You’re probably already groaning, expecting me to launch into some pre-Christmas rant on religion. We all have our personal reasons for “believing” or not when it comes to a higher power, but I’ve been offered a reason to believe in something even more elusive these days. Hope.
It comes in the form of an announcement by Bill Wrenn, Department of Corrections Commissioner for the State of New Hampshire. In the interest of full disclosure, I like Bill Wrenn. Back when he was the Chief of Police in Hampton, and President of the Chiefs of Police Association, he was one of the first people to call me to support my effort to gather signatures and petition the state to adopt stronger laws protecting children. He went on to be part of a study/task force, along with former Attorney General Kelly Ayotte, that eventually led to new and enhanced laws in New Hampshire dealing with sexual predators. So I am not surprised to see Bill thinking out-of-the-box and bringing new ideas to the table.
The latest is an effort to allow early release for illegal immigrants, incarcerated in New Hampshire, in exchange for a quick deportation back to their country of origin. There are caveats. The applicant must be serving time for a non-violent offense, and must have served at least a third of their prescribed sentence. Wrenn signed an agreement with federal immigration officials on Friday, December 11th. Getting rid of some of these guys will save the state money and relieve some of the over-crowding that our prisons, like prisons all over the country, are experiencing.
It is odd, though, that there is a “fast-track” deportation option available. I mean…if we can do it quickly, and without fuss, for these guys, then why not expand that program to include, say…all illegal immigrants? Somehow, we’re not supposed to notice in cases like this, how the government, like when they’re granting pay raises for themselves, can act so quickly and decisively. It’s almost as though they’re capable of being efficient. Weird.
And the program also glosses over the more laughable probability that, without a secure border and an effective, controlled immigration policy in place, most of these criminals will most likely be back here before their cell is re-painted. These problems are systemic, and certainly not under Wrenn’s domain, but they do call into question the ultimate efficacy of the program. Still, it is forward-thinking in my view, and is pragmatic. Why are we feeding and housing these guys? This program all but eliminates the red-tape in deportation proceedings which, normally, can “take years”. How, may you ask, could it possibly take “years” to deport an illegal immigrant? Because it’s not a congressional pay raise, that’s why.
The program, in other states, does not require illegals to finish their sentence, but Wrenn felt it was important that they serve at least a third of their time. The law also requires that illegals who return after deportation, if caught, will serve the balance of their sentence. If they’re found the second time, that is. Wrenn went on to say that there “are certain benefits to removing these folks from this country who are here illegally and committing crimes.” I would edit that to read that there are “only benefits” to removing these people.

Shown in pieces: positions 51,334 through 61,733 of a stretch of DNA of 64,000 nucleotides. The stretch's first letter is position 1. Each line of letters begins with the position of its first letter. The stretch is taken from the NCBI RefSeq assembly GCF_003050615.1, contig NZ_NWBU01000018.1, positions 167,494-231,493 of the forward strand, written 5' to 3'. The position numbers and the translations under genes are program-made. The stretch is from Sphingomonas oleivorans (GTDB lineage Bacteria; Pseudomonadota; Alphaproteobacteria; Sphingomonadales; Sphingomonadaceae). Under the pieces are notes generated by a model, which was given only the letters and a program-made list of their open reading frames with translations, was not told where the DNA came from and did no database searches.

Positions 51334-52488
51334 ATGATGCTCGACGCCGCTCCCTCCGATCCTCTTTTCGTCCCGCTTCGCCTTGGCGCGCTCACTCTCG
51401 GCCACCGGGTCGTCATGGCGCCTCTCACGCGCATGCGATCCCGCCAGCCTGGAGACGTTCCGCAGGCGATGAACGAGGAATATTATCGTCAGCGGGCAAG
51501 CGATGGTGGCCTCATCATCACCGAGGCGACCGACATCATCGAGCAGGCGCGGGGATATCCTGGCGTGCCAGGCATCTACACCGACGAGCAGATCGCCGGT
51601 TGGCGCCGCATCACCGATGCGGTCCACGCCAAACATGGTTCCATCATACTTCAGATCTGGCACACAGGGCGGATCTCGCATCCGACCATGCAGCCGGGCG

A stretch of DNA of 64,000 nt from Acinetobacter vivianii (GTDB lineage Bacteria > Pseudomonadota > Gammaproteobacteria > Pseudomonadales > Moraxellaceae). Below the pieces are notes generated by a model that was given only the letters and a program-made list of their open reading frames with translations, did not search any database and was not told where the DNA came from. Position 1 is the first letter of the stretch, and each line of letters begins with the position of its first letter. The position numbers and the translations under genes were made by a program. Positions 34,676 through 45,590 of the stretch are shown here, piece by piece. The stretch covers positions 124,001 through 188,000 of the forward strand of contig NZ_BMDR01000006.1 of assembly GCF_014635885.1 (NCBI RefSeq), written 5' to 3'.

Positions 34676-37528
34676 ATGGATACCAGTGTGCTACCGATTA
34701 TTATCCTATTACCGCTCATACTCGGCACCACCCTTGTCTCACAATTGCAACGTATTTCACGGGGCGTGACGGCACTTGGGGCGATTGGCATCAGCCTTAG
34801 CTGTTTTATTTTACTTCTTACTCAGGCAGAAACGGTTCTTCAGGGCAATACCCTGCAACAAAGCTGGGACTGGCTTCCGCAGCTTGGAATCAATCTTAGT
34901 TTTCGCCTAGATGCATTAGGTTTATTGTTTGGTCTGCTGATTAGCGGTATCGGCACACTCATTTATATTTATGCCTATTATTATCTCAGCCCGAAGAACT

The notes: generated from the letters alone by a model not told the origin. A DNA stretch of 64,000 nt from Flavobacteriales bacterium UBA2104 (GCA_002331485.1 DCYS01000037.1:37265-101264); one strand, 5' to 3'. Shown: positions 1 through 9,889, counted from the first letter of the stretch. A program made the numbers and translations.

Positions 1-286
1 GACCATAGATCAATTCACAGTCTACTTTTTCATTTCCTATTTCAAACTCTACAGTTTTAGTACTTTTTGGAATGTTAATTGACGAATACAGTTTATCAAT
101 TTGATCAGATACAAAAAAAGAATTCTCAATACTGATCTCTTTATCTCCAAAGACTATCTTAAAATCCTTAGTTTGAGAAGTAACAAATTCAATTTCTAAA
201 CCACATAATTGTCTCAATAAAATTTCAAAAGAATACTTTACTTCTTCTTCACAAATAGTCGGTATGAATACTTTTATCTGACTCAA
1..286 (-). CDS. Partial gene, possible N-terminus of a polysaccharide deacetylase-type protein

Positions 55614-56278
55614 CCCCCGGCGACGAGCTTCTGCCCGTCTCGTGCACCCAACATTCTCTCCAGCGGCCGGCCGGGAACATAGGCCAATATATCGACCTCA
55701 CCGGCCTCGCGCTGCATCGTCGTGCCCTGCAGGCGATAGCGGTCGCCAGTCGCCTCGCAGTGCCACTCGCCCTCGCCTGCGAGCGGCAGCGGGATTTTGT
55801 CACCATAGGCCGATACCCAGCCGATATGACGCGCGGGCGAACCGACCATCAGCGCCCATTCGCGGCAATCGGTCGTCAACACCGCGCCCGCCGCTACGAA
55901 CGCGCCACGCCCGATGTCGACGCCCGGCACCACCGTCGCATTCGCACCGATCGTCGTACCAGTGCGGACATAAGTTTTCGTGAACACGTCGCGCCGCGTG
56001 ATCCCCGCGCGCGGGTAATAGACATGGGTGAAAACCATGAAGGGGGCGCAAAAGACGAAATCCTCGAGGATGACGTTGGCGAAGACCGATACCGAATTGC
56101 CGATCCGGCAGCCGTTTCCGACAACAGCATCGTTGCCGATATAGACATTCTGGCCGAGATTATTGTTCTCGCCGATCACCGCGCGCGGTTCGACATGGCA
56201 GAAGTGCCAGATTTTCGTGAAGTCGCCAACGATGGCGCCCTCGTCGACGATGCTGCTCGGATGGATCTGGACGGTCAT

In 2005 my wife and I were on vacation with our kids in the Bahamas when we received a phone call. My wife’s cousin, Mary Nagle of New City, New York, had been raped and murdered. We were devastated. She and her husband, Danny, had two children, lived in Westchester County, and were not part of a lifestyle or community where you ever expect to get that call.
Danny had gone to work and had hired a friend’s company to do some work on the house. Some power washing and minor deck repair. The company sent Ronald Herrera Castellanos, an illegal immigrant who would hang on street corners in the mornings to get work. He had outstanding warrants for assault charges out of New Jersey. Apparently the cops couldn’t find him, but any number of local contractors could find him every morning.
Danny got a call at work, after dropping his kids at school. This animal, Castellanos, had brutally raped and murdered Mary, left the house in Danny’s clothes, and called the numbers in Mary’s cell phone, including her mother, to boast about his deed.
Castellanos was caught, tried, and sentenced to 133 years. Danny and his kids got life.
You can see, the illegal immigrant issue is a sensitive one with me. While I am glad to see any program that reduces the number of them here, I am irritated to learn that there is some “special” program to deport them quickly, but it is only available under these most strict circumstances, and, more importantly, only after a crime has been committed. In that regard, it seems ludicrous. But maybe that’s just me. I’m thinking, and I bet Danny Nagle would be thinking, it would have been nice if we could have “fast-tracked” Ronald Castellanos back to his homeland before he had a chance to murder a young American mother and wife and ruined the lives of her husband, children, family and friends.